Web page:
Countless how-to articles have been written for new teachers, but many of them state…well, the obvious.
Get plenty of rest.
Take care of yourself.
Let’s face it. This is the kind of advice that can make you roll your eyes or feel pressured into thinking you suddenly need to start cooking and exercising. Here are eight practical tips from teachers who have survived those early years in the classroom and can help you do the same.
- Know your building rep. If you are called into a meeting with an administrator about a disciplinary matter, don’t go it alone. Have a union representative with you. Your building rep is your contract enforcer and ally.
- Know your contract. Your collective bargaining agreement represents the protections negotiated by fellow union members who came before you. It contains important information about your salary, benefits, and other rights to which you are entitled.
- Don’t volunteer for everything. First-year teachers often feel the need to say yes to every request. Your teaching responsibilities will consume a great deal of your time in the first years, so minimize commitments for noninstructional duties that are not part of your contract.
- Know your neighbors. Your experienced teaching colleagues have been at this for a while and can give you a wealth of tips to save time and aggravation. They might know, for example, that the copier jams if you use tray 2. It might be common knowledge that the custodians like the chairs put on the desks on Friday. If your weekends are spent correcting tests and papers, they might offer advice on changing your exam dates.
- Keep your certification current. You might be surprised that letting your certification lapse, even for a day, can immediately impact your paycheck and your employment. After your initial certification period, make sure you keep up with the expiration date. This is your responsibility and not the responsibility of the school district in which you were hired. Even if you do not have the full amount of money necessary to renew your certificate, you should still send in the $50 application fee and the required paperwork at least six weeks in advance of your certificate’s expiration date in order to be sure that your certificate is renewed in a timely manner. Your employment depends on it.
- Keep copies of your personal and professional records in a safe yet easily accessible place. This is as important as keeping your gradebook and lesson plans organized. Having appropriate documentation on hand can be critical to your placement on the salary schedule, resolution of misunderstandings, and a fair and accurate evaluation. Keep the following documents and/or copies in one convenient spot:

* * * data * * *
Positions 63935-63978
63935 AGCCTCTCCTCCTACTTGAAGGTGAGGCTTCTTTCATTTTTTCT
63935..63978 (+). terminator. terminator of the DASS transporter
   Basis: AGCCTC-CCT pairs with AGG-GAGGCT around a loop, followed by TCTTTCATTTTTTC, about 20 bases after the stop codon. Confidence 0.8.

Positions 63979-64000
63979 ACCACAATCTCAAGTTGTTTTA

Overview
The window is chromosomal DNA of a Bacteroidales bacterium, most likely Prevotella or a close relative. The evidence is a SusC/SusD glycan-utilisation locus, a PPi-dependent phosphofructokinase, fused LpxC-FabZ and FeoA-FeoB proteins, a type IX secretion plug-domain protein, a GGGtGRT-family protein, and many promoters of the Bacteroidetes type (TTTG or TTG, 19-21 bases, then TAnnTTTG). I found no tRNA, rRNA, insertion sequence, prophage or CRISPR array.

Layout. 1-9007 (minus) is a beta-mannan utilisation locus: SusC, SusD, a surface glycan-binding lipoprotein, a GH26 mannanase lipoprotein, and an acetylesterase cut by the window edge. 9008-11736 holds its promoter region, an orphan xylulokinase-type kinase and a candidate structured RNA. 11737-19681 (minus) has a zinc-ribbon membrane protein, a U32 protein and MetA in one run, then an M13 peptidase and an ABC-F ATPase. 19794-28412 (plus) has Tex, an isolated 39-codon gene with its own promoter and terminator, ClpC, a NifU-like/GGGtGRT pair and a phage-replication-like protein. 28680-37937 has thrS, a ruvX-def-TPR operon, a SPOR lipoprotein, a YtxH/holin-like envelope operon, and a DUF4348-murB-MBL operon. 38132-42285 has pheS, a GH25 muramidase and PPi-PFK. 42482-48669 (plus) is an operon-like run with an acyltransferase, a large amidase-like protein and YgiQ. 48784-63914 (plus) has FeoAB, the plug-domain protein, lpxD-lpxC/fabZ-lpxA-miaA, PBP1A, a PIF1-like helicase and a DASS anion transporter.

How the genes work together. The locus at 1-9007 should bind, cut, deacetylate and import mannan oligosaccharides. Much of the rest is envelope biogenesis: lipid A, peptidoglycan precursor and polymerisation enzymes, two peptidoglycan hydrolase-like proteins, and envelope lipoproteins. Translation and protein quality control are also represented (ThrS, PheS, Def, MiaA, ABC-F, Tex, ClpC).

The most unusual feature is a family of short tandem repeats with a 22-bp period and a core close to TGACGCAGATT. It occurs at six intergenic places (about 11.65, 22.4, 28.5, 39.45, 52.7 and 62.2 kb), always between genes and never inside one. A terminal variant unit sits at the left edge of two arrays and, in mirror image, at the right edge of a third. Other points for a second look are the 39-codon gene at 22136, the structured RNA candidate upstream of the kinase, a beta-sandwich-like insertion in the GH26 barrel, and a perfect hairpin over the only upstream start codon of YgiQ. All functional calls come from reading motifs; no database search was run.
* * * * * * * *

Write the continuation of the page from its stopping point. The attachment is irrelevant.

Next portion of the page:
- Teaching certificate
- Records of in-service education or advanced academic credit
- Performance evaluations and your responses or comments
- Letters of praise, directive, or reprimand
- Record of college attendance, dates, and degrees
- Transcripts of undergraduate and graduate degrees
- Record of accumulated sick leave and personal leave days
- Copies of teaching schedules for current and past years
- Records of incidents involving student discipline, violence, or other disruptive student behavior
- Copies of correspondence with administrators
- Copies of correspondence with parents and colleagues
- Copies of all documents in your personnel files. (Personnel files are generally kept in your district’s superintendent’s office. You should review your file annually to be sure you know what is in it. Keep copies of any disciplinary items.)
- Be prepared in case of a nonrenewal notice. Before becoming tenured, teachers may be notified in writing by May 1 that their contracts will not be renewed for the coming year. (Often teachers who receive this notice are ultimately renewed—for example, when budget issues are addressed.) As soon as you receive a notice, request letters of recommendation from supportive district administrators and colleagues. For guidance on next steps, talk to your CEA UniServ Representative.
- See if you qualify for student loan forgiveness. Before you pay off or consolidate your loans, talk to a professional about the possibility of debt forgiveness, income-driven repayment plans, or other student loan assistance. CEA provides free, 90-minute workshops for members—Degrees Not Debt—that can help you make sense of your options.